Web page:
Sound & Alarm Fatigue in the ICU

A review off the evidence

The lecture duration is 22min.

0.5 CPD Points, 0.5 CEUs, 0.5 AMA PRA Category 1 Credits.
Accredited by CPDUK, CBRN and EB Medicine.

You can watch this lecture for free! For premium features, including a CPD/CME accredited certificate, to use time-coded note taking or get downloadable slides, you will need a fair price subscription.

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Dr Joe Schlesinger & Alexandra Bruder
Associate Professor & Research Associate, Vanderbilt University School of Medicine
Lecture Summary

Safety-critical industries require accurate task performance that is often multifaceted and reliant on time-sharing between concurrent tasks. Clinical tasks often involve multiple sensory modalities. Some of these tasks are auditory, such as spoken communication with a team and detecting auditory alarms, and some tasks contain additional visual components, such as ascertaining vital signs. The auditory domain is under considerable pressure in clinical work. Noise levels in the clinical realm have become a problem in clinical environments, where they have gradually risen over the last few decades. Noise, or competing and unwanted sounds, are a particular challenge in healthcare. The World Health Organization (WHO) recommends nighttime noise levels in hospitals not exceed 30dB, yet the average nighttime level has been found to be much higher, typically at 60dB. The overall noise level in hospital settings (alarms and non-alarms), including the OR, can be detrimental to both patient recovery and clinician performance. Aside from their loudness, the nature of clinical audible alarms is undergoing considerable change since evidence has emerged that the tonal style of alarms, particularly those advocated in the medical device global safety standard, IEC 60601-1-8, are difficult to learn and recognize. In addition to auditory medical alarms, research in the domains of neuroscience, psychology, biomedical engineering, and human factors engineering is striving to develop optimal multisensory (auditory, visual, haptic) alarms to improve patient care and attenuate fatigue.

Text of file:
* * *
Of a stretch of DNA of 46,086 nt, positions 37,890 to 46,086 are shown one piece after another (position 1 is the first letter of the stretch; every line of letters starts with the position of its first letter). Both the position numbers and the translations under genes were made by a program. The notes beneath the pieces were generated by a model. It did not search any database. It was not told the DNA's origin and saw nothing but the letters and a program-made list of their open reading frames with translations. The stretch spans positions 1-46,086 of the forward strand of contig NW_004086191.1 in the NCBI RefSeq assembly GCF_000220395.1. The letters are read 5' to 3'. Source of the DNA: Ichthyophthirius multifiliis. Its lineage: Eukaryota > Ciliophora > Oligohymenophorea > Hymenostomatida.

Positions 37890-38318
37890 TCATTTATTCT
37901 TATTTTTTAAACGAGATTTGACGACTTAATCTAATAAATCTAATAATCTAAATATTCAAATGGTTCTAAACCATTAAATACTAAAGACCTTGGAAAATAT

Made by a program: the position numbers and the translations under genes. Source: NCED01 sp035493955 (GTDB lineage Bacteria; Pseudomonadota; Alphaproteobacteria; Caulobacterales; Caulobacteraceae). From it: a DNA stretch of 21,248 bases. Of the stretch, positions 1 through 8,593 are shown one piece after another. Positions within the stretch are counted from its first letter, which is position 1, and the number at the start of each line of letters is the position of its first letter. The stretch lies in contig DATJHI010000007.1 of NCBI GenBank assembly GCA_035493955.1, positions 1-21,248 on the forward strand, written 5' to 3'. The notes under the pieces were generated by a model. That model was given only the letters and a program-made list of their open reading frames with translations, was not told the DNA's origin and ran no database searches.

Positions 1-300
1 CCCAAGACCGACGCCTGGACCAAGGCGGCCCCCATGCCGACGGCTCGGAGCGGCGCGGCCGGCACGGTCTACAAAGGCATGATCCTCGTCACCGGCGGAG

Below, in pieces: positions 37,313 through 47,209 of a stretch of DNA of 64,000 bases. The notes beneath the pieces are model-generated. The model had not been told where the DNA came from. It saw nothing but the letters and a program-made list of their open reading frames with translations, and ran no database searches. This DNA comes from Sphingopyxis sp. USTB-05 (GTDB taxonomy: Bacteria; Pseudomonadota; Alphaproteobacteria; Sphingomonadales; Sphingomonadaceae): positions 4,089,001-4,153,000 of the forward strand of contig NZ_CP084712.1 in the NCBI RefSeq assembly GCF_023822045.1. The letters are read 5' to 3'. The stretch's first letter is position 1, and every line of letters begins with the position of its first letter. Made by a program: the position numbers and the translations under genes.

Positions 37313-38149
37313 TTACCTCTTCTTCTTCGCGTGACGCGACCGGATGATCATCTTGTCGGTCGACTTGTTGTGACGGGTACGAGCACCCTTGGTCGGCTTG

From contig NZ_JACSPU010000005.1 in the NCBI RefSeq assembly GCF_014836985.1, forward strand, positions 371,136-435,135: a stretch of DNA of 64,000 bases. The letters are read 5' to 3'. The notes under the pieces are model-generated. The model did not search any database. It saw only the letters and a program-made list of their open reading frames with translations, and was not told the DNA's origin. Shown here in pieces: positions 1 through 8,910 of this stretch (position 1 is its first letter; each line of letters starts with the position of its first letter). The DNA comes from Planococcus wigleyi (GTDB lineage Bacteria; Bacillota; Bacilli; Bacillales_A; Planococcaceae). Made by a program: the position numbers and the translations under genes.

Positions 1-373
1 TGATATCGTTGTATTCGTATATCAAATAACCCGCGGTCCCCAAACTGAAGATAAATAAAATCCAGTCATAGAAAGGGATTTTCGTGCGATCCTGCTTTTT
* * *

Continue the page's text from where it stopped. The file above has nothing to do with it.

Target Audience

Critical Care Doctors
Experienced or advanced Critical Care Nurses

Learning Objectives:

Upon completion of this activity, you should be able to:

  • Interpret the difference between signal-to-noise ratio and auditory perception
  • Realize the different acoustic features carried in a sound signal
  • Understand the benefits of multisensory integration
  • Describe the auspices of device design and international standards

This activity has been planned and implemented in accordance with the accreditation requirements and policies of the Accreditation Council for Continuing Medical Education (ACCME) through the joint providership of EB Medicine and Continulus. EB Medicine is accredited by the ACCME to provide continuing medical education for physicians.

Credit Designation

EB Medicine designates this internet-enduring material for a maximum of .5 AMA PRA Category 1 Credits™. Physicians should claim only the credit commensurate with the extent of their participation in the activity.

Needs Assessment

The need for this educational activity was determined by surveys of the target audience and experts in the specialty. Further assessment was provided by examining the topics of recently published evidence-based medicine reviews, national clinical guidelines, and specialty society recommendations, as well as suggestions from evaluations of previous learning programs to determine practice gaps.

CME Faculty Disclosure

It is the policy of EB Medicine to ensure objectivity, balance, independence, transparency, and scientific rigor in all CME-sponsored educational activities. All faculty participating in the planning or implementation of a sponsored activity are expected to disclose to the audience any relevant financial relationships and to assist in resolving any conflict of interest that may arise from the relationship. In compliance with all ACCME accreditation requirements and policies, all faculty for this CME activity were asked to complete a full disclosure statement. The speaker did not report any relevant financial interest or other relationship with the manufacturer(s) of any commercial product(s) discussed in this educational presentation.

Earning Credit

In order to earn CME credit, the participant must take the pre-test, watch the course, take the CME post-test, and complete the post-test evaluation.

Hardware/Software Requirements

Online learners will need a computer or web-enabled device to access the podcast, additional learning materials, and CME test.

Commercial Support

This activity received no commercial support.